May 23, 2009 14:38
in Tour Overviews by john ::
Today we took our guests to Lake Eyre, an unreachable landmark for most Australians, the great salt sink in the desert heart and lowest point in Australia at 15.2 m below sea level.
The Lake Eyre basin extends into three states, and occupies 1/6th of the Australian continent, equal in size to the State of South Australia.
At 1.3 million sq kms it is one of the biggest drainage systems in the world, much of its waters, under flood, flowing down from Queensland. It has only filled three times in 150 years and for the last few weeks it has been filling again. We reached Madigans Gulf and a sight to behold, along a 4WD road passing through the feral Dingo barrier fence. Geologists believe 20,000 to 50,000 yrs ago the lake was permanently full, the drying a consequence of climate change over 15,000 yrs. The salt crust in the centre is 5m thick.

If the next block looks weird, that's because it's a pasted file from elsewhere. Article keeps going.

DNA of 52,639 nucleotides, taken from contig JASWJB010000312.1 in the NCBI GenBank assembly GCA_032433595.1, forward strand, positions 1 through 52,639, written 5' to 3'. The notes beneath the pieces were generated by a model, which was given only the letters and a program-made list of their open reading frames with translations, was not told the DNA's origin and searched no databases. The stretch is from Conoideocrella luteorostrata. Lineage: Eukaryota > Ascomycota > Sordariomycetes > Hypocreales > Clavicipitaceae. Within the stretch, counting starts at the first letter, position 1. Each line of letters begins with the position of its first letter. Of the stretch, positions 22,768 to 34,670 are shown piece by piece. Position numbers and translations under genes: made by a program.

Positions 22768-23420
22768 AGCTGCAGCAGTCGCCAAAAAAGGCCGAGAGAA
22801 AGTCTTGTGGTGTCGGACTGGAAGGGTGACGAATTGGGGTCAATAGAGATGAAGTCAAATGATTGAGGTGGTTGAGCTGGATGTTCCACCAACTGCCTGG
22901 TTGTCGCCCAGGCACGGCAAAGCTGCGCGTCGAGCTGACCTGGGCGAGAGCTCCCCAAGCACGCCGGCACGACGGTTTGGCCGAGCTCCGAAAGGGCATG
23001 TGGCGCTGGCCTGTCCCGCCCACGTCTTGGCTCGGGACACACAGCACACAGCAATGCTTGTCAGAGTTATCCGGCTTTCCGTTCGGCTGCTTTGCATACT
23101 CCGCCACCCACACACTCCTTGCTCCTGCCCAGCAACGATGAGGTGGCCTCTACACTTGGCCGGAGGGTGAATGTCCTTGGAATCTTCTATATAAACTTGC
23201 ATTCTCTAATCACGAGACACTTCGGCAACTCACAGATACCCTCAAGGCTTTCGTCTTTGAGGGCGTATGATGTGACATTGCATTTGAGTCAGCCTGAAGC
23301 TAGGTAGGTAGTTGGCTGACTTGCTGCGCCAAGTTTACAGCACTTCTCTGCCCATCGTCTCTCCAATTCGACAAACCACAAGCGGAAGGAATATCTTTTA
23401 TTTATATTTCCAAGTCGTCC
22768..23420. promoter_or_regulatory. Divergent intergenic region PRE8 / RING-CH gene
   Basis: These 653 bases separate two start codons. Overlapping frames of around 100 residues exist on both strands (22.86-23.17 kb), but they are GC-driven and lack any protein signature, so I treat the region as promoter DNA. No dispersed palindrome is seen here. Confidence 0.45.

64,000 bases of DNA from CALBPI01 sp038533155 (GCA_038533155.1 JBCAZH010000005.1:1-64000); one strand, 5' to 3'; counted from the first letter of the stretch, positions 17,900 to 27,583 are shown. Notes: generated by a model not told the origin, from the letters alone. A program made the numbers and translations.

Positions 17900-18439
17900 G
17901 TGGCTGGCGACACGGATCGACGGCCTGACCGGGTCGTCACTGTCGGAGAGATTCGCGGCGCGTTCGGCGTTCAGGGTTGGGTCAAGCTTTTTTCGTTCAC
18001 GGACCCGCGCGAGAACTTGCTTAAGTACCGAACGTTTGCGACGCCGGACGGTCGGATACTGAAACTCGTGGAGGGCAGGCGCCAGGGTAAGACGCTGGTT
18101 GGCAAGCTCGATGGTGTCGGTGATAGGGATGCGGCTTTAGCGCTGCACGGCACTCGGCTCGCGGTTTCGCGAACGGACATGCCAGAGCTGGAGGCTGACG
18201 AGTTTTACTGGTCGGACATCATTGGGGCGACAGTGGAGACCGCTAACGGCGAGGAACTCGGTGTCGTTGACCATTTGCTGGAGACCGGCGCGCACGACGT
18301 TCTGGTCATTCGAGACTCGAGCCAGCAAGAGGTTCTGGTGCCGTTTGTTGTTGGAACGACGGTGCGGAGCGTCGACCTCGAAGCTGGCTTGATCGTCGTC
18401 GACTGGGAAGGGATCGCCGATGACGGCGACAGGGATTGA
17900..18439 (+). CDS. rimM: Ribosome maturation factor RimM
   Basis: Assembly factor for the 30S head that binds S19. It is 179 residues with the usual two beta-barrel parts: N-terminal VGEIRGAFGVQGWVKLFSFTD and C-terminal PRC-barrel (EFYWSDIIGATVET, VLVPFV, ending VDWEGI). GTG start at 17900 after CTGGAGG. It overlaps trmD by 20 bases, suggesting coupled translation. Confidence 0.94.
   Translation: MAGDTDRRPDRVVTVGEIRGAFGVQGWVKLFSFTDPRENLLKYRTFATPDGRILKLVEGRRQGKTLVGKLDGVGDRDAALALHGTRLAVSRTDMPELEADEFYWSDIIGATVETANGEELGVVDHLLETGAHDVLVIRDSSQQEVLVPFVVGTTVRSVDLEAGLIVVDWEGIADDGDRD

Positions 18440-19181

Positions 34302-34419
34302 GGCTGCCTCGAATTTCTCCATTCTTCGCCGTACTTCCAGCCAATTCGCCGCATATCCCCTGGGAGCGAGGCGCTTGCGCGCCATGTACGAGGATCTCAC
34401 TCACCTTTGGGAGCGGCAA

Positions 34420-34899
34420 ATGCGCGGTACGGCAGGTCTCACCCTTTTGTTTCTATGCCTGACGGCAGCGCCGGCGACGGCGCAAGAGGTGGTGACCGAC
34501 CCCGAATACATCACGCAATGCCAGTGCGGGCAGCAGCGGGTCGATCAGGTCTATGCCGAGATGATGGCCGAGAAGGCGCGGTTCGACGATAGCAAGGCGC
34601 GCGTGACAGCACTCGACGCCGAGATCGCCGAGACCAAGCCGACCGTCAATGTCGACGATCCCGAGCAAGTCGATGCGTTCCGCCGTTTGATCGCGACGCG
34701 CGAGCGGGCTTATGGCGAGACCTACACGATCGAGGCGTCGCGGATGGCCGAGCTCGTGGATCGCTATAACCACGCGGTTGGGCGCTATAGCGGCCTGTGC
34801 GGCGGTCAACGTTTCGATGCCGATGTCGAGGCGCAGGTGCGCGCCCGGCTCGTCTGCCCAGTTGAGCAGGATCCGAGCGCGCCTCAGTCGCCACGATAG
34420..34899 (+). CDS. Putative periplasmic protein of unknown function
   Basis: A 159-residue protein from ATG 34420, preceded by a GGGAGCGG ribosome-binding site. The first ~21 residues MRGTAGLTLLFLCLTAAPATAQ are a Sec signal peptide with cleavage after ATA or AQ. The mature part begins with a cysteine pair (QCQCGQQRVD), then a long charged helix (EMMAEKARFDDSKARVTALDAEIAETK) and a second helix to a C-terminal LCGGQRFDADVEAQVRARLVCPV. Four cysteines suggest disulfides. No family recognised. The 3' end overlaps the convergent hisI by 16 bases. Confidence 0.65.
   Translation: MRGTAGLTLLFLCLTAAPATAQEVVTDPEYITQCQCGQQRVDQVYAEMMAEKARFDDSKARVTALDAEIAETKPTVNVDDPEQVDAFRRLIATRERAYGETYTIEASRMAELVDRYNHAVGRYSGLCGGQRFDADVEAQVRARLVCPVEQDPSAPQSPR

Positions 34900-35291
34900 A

On arrival our expectant group couldn’t resist bounding straight out onto the great salt expanse determined to experience the sense of isolation and mystique the lake holds and what it is like to walk on. We could see water in the distance which was only a mirage and the further we walked towards it the more we discovered a mirage forming all around or the white of the lake fusing with the sky leaving us with an eerie feeling of infinity.
Some group members turned back to remain connected with the surrounding desert dunes and the bus, while Everald and Rex beat on like intrepid explorers in the never never, toward a solitary stick planted in the crusty surface. After 2 kms they decided the 150 kms to the other side of the lake was probably a trifle far and the mirage just kept moving along with us.
So it was with a great sense of achievement we all headed back to our base at Marree along the rutted 4wd track coated with bull-dust, having achieved the extraordinary – to walk on Lake Eyre. And tomorrow we have a light aircraft flight arranged over the lake to view the flood waters and some of the 20,000 pelicans which have commenced breeding on one of the temporary islands.